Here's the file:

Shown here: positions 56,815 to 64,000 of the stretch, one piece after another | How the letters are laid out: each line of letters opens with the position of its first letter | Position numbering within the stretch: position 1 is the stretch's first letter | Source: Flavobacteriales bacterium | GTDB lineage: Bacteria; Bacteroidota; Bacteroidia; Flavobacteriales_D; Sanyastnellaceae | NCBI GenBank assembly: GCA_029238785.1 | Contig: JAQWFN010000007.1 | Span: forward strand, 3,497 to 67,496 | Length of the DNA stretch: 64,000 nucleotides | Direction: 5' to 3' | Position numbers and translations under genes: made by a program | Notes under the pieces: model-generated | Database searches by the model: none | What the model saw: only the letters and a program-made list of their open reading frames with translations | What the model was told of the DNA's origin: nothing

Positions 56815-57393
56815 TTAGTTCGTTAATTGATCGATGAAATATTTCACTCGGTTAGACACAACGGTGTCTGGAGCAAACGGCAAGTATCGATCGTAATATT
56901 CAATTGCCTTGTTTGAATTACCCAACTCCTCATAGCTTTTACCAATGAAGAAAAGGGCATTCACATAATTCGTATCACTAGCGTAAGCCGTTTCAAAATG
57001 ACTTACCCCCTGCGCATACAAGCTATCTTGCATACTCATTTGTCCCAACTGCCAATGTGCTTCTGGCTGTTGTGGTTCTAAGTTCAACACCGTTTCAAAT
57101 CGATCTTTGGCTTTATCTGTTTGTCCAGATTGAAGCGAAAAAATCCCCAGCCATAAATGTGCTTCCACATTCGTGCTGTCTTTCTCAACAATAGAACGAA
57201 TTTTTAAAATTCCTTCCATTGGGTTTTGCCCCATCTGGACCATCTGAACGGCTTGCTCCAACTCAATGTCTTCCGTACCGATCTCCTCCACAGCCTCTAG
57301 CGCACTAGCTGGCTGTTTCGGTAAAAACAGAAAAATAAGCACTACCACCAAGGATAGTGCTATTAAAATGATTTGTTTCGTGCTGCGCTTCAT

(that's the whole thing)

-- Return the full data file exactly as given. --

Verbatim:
Shown here: positions 56,815 to 64,000 of the stretch, one piece after another | How the letters are laid out: each line of letters opens with the position of its first letter | Position numbering within the stretch: position 1 is the stretch's first letter | Source: Flavobacteriales bacterium | GTDB lineage: Bacteria; Bacteroidota; Bacteroidia; Flavobacteriales_D; Sanyastnellaceae | NCBI GenBank assembly: GCA_029238785.1 | Contig: JAQWFN010000007.1 | Span: forward strand, 3,497 to 67,496 | Length of the DNA stretch: 64,000 nucleotides | Direction: 5' to 3' | Position numbers and translations under genes: made by a program | Notes under the pieces: model-generated | Database searches by the model: none | What the model saw: only the letters and a program-made list of their open reading frames with translations | What the model was told of the DNA's origin: nothing

Positions 56815-57393
56815 TTAGTTCGTTAATTGATCGATGAAATATTTCACTCGGTTAGACACAACGGTGTCTGGAGCAAACGGCAAGTATCGATCGTAATATT
56901 CAATTGCCTTGTTTGAATTACCCAACTCCTCATAGCTTTTACCAATGAAGAAAAGGGCATTCACATAATTCGTATCACTAGCGTAAGCCGTTTCAAAATG
57001 ACTTACCCCCTGCGCATACAAGCTATCTTGCATACTCATTTGTCCCAACTGCCAATGTGCTTCTGGCTGTTGTGGTTCTAAGTTCAACACCGTTTCAAAT
57101 CGATCTTTGGCTTTATCTGTTTGTCCAGATTGAAGCGAAAAAATCCCCAGCCATAAATGTGCTTCCACATTCGTGCTGTCTTTCTCAACAATAGAACGAA
57201 TTTTTAAAATTCCTTCCATTGGGTTTTGCCCCATCTGGACCATCTGAACGGCTTGCTCCAACTCAATGTCTTCCGTACCGATCTCCTCCACAGCCTCTAG
57301 CGCACTAGCTGGCTGTTTCGGTAAAAACAGAAAAATAAGCACTACCACCAAGGATAGTGCTATTAAAATGATTTGTTTCGTGCTGCGCTTCAT